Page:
Another research project has the subject tap in rhythm, then measures what happens when the tapping continues in silence or with distractions. Data collected in these experiments helps researchers understand more about the brain.

The Promontory School of Expeditionary Learning encourages children to experience the topics they will learn. Their visit to the HPER labs enriched the concepts in the motion unit they are currently on.

The Utah State University students who guided them gained some practical experience, too--they had the opportunity to teach STEM concepts in a fun, physical way.

For more information on the three HPER labs, contact:

Breanna Studenka of the Sensory Motor Behavior Lab: breanna.studenka[at]
Dr. Sydney Schaefer of the Motor Rehabilitation and Learning Lab: sydney.schaefer[at]
Eadric Bressel of the Biomechanics Lab: eadric.bressel[at]

Monday, February 4, 2013

The big game is over, but the trend toward big players continues.

Dr. Dale Wagner, associate professor of Exercise Physiology, was recently quoted in a Smithsonian article about football players’ increase in size over time.

He agreed to weigh in on the issue for us, too, introducing his research and fielding questions. Here’s what he had to say:

photo of a football player
BMI is a misleading way to calculate
obesity in strength-trained athletes.
A few years ago I published a research paper with a graduate student on the topic of obesity in NCAA football players.*  One reason for our study was because an editorial in the Journal of the American Medical Association (JAMA) claimed that 97% of NFL players were overweight and 56% were obese. 

This was very misleading data because the JAMA researchers relied simply on the heights and weights of the players to make their assessment.  Weight (in kg) divided by height (in meters squared) is called the body mass index (BMI), and is a popular method, especially by clinicians such as physicians, for estimating “overweight” and “obesity."

However, strength-trained individuals have a larger than normal amount of muscle mass.  Thus, they will often be misclassified as "overweight” or even “obese” when, in fact, they might be very lean.  Indeed, this was the case in our study; BMI overestimated the prevalence of overweight and obesity in about 51% of the players we tested.  The majority of NCAA (and NFL) football players have a healthy amount of body fat and many are actually quite lean (low amount of body fat). 

Nevertheless, about 16% of the NCAA players we tested qualified as truly “obese”, meaning that in addition to a large BMI they also had an excessively large waist circumference and too much body fat.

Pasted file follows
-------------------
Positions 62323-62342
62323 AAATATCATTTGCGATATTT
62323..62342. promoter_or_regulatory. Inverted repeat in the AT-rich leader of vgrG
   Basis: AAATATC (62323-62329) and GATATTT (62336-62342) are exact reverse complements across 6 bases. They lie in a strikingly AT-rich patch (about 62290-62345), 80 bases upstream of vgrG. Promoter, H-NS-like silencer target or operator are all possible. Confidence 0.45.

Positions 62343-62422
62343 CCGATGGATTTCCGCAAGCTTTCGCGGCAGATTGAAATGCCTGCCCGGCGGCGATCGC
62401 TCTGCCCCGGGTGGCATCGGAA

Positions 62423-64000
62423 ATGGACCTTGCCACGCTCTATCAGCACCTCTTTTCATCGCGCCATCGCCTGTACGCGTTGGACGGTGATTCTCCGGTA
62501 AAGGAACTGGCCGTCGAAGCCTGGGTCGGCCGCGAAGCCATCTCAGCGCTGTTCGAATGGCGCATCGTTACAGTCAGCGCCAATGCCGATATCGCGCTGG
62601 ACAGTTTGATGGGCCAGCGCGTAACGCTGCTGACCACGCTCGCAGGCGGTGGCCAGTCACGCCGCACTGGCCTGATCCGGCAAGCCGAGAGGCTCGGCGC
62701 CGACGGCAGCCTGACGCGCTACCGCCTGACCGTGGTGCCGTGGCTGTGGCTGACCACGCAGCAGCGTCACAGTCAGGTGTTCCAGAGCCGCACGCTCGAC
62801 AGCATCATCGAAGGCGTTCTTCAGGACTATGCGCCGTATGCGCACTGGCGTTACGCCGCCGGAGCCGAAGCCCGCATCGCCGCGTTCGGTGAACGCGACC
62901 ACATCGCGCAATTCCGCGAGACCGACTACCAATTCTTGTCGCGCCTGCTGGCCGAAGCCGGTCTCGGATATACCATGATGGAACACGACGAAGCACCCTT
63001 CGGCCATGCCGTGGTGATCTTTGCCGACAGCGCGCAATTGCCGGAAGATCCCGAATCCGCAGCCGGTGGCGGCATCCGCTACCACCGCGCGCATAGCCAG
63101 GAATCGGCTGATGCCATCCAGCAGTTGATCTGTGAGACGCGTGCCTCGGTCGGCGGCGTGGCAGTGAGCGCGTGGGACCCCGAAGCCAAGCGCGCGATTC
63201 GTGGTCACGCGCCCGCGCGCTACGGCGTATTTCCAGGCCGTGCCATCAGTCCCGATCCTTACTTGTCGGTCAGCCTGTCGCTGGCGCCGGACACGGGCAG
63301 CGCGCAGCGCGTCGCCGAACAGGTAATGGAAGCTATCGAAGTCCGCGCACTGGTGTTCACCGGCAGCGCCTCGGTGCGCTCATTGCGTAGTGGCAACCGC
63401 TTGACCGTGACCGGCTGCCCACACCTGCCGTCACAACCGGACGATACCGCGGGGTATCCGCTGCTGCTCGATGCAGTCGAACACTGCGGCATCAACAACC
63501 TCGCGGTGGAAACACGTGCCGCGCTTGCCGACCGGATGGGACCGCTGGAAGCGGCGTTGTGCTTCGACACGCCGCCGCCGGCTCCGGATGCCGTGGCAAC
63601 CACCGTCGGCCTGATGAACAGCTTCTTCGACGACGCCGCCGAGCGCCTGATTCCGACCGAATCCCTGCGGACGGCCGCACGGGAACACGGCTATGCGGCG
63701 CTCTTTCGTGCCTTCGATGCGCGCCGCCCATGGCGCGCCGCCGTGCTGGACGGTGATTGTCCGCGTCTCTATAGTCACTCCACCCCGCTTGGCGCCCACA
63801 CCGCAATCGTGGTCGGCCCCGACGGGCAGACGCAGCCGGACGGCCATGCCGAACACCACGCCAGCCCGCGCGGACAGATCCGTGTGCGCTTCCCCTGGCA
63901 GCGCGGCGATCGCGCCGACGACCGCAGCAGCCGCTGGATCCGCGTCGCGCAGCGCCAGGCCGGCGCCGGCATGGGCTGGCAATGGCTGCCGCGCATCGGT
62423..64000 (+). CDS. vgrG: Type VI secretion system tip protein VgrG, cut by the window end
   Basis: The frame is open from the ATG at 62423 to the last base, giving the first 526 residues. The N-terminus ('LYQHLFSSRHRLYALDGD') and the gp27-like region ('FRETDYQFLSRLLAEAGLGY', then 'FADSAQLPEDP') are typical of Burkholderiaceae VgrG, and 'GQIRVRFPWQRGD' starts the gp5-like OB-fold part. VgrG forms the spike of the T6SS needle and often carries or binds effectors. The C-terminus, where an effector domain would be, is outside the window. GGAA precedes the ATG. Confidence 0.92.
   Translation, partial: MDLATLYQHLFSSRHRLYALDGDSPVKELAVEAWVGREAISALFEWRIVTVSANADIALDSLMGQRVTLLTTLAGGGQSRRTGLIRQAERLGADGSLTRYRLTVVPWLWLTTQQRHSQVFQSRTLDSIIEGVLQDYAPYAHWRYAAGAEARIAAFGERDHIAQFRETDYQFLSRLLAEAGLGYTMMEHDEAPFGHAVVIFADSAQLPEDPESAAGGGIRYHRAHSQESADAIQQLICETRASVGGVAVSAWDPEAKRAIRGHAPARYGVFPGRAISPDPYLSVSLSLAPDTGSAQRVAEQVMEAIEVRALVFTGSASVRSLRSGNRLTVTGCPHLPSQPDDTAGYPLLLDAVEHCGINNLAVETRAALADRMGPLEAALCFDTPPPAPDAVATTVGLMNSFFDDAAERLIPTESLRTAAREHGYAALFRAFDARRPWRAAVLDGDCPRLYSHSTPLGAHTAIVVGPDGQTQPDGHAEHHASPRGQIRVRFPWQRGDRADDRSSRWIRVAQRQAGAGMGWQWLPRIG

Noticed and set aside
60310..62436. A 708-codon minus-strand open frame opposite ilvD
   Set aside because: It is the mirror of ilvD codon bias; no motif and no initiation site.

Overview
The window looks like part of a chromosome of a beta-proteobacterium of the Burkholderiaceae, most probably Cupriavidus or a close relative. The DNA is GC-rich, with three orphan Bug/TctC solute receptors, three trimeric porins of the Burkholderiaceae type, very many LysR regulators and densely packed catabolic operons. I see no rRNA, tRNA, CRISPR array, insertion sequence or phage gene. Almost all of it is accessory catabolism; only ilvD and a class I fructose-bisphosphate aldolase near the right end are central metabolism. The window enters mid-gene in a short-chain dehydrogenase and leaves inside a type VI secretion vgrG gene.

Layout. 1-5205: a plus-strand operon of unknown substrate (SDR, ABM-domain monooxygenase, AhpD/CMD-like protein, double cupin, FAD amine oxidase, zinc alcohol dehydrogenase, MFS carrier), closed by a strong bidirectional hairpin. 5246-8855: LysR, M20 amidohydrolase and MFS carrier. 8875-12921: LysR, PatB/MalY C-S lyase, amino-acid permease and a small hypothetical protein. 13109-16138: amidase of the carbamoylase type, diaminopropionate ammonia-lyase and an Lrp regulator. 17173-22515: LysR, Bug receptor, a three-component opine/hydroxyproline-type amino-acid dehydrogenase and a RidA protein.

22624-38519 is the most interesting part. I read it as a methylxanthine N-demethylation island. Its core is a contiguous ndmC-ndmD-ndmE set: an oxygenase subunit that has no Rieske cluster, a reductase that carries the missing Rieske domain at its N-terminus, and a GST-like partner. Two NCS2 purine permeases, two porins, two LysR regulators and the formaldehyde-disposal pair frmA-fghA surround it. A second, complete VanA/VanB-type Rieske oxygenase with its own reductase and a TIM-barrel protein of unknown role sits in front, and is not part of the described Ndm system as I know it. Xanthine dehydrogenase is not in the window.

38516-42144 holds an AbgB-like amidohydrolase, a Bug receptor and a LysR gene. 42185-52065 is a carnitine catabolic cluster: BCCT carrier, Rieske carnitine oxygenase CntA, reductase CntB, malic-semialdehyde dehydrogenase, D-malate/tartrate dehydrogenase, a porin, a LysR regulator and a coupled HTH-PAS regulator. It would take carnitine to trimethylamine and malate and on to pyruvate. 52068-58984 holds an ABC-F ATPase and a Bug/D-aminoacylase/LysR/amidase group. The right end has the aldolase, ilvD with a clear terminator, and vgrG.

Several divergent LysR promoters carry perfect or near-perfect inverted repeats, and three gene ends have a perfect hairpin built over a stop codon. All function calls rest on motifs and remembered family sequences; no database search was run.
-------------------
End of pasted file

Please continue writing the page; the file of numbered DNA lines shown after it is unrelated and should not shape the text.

Q: Is the increase in football players' size explained only by fat, or are other factors?

Without a doubt the size of football players has increased over the last 60 years.  Recent research quantifies this.  Today’s players are just a couple inches taller, but many pounds heavier.  For example, a typical lineman from the 1950’s weighed about 250 pounds; many of today’s NFL linemen are nearly 100 pounds heavier!  Certainly much of the increase is due to muscle mass (better training & lifting practices and better nutrition), but in some cases the additional weight is fat weight.

Q: Is the idea of a lean, physically fit athlete changing on the football field?

The ideal is to have the biggest, leanest, fastest, and strongest athletes on the field.  Whether you select a lighter, leaner, faster athlete over a larger, fatter, slower athlete depends on a variety of factors (e.g., position, style of play, etc.).

Q: Is the value of a physically large, heavy lineman overrated?

The question becomes would you rather have a lean 250-pound lineman or an obese 320-pound lineman?  Many times the heavier lineman, even if carrying an excess of body fat, will win the battle; thus, I don’t think the value of heavy lineman is overrated. 

Q: For those who are overweight, what are the health implications, both during and after their playing careers?

Having excess body fat has been associated with many negative health consequences such as an increased risk of cardiovascular disease, diabetes, high blood pressure, high cholesterol, osteoarthritis, etc.  These diseases might not manifest themselves in the young football player in his twenties while he is competing, but one study of former NFL players showed that 60% of NFL linemen had metabolic syndrome (e.g., multiple cardiovascular disease risk factors) while the national average for metabolic syndrome is about 23% of the population. 

Q: At the college level, what do you think should be done to optimize player health? And will it come at the price of team performance?

On the one hand, coaches encourage players (particularly linemen) to get bigger, and there is incentive for the players to do it (lucrative NFL contracts, etc.).  On the other hand, there should be some moral and ethical obligation to educate the collegiate player about the potential health consequences of having excess body fat.  In my opinion, the sports medicine staff and probably a team nutritionist should talk to the players about maintaining a healthy body weight both during and after their competitive career.